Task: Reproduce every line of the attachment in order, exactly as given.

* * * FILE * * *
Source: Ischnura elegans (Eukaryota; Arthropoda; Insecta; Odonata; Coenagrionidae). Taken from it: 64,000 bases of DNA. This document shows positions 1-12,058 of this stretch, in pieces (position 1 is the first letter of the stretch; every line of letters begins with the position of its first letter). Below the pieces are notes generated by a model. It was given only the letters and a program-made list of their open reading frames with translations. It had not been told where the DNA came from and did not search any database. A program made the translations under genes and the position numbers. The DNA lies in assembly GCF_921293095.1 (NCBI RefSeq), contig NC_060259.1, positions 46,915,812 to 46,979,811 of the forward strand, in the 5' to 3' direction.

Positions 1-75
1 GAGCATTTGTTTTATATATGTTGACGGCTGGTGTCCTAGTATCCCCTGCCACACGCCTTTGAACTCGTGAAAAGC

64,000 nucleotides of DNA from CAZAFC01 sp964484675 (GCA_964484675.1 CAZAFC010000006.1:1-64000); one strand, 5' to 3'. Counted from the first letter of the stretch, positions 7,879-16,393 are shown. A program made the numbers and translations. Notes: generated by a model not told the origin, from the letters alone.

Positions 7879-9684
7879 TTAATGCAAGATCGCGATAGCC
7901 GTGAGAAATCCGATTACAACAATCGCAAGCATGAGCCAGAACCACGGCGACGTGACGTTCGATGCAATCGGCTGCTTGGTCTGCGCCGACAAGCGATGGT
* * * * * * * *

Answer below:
Source: Ischnura elegans (Eukaryota; Arthropoda; Insecta; Odonata; Coenagrionidae). Taken from it: 64,000 bases of DNA. This document shows positions 1-12,058 of this stretch, in pieces (position 1 is the first letter of the stretch; every line of letters begins with the position of its first letter). Below the pieces are notes generated by a model. It was given only the letters and a program-made list of their open reading frames with translations. It had not been told where the DNA came from and did not search any database. A program made the translations under genes and the position numbers. The DNA lies in assembly GCF_921293095.1 (NCBI RefSeq), contig NC_060259.1, positions 46,915,812 to 46,979,811 of the forward strand, in the 5' to 3' direction.

Positions 1-75
1 GAGCATTTGTTTTATATATGTTGACGGCTGGTGTCCTAGTATCCCCTGCCACACGCCTTTGAACTCGTGAAAAGC

64,000 nucleotides of DNA from CAZAFC01 sp964484675 (GCA_964484675.1 CAZAFC010000006.1:1-64000); one strand, 5' to 3'. Counted from the first letter of the stretch, positions 7,879-16,393 are shown. A program made the numbers and translations. Notes: generated by a model not told the origin, from the letters alone.

Positions 7879-9684
7879 TTAATGCAAGATCGCGATAGCC
7901 GTGAGAAATCCGATTACAACAATCGCAAGCATGAGCCAGAACCACGGCGACGTGACGTTCGATGCAATCGGCTGCTTGGTCTGCGCCGACAAGCGATGGT